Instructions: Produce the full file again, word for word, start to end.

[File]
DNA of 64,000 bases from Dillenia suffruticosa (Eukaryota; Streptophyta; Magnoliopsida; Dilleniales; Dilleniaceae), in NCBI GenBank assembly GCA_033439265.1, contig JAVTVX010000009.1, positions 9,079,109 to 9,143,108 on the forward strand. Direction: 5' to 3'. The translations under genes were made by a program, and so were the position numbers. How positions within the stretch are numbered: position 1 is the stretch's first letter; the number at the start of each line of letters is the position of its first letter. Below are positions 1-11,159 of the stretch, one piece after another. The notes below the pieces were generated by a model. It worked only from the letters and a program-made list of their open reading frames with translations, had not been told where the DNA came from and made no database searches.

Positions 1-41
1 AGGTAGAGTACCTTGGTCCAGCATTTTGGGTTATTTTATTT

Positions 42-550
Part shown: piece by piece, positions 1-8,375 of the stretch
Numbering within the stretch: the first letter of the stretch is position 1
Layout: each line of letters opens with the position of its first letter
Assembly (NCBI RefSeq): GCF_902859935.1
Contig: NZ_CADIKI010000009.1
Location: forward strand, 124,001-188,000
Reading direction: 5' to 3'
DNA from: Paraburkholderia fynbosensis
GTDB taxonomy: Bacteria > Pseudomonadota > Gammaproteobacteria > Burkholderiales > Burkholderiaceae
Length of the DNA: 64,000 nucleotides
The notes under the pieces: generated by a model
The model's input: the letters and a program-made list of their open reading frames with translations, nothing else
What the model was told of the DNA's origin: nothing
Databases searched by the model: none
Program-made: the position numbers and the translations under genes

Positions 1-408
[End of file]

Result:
DNA of 64,000 bases from Dillenia suffruticosa (Eukaryota; Streptophyta; Magnoliopsida; Dilleniales; Dilleniaceae), in NCBI GenBank assembly GCA_033439265.1, contig JAVTVX010000009.1, positions 9,079,109 to 9,143,108 on the forward strand. Direction: 5' to 3'. The translations under genes were made by a program, and so were the position numbers. How positions within the stretch are numbered: position 1 is the stretch's first letter; the number at the start of each line of letters is the position of its first letter. Below are positions 1-11,159 of the stretch, one piece after another. The notes below the pieces were generated by a model. It worked only from the letters and a program-made list of their open reading frames with translations, had not been told where the DNA came from and made no database searches.

Positions 1-41
1 AGGTAGAGTACCTTGGTCCAGCATTTTGGGTTATTTTATTT

Positions 42-550
Part shown: piece by piece, positions 1-8,375 of the stretch
Numbering within the stretch: the first letter of the stretch is position 1
Layout: each line of letters opens with the position of its first letter
Assembly (NCBI RefSeq): GCF_902859935.1
Contig: NZ_CADIKI010000009.1
Location: forward strand, 124,001-188,000
Reading direction: 5' to 3'
DNA from: Paraburkholderia fynbosensis
GTDB taxonomy: Bacteria > Pseudomonadota > Gammaproteobacteria > Burkholderiales > Burkholderiaceae
Length of the DNA: 64,000 nucleotides
The notes under the pieces: generated by a model
The model's input: the letters and a program-made list of their open reading frames with translations, nothing else
What the model was told of the DNA's origin: nothing
Databases searched by the model: none
Program-made: the position numbers and the translations under genes

Positions 1-408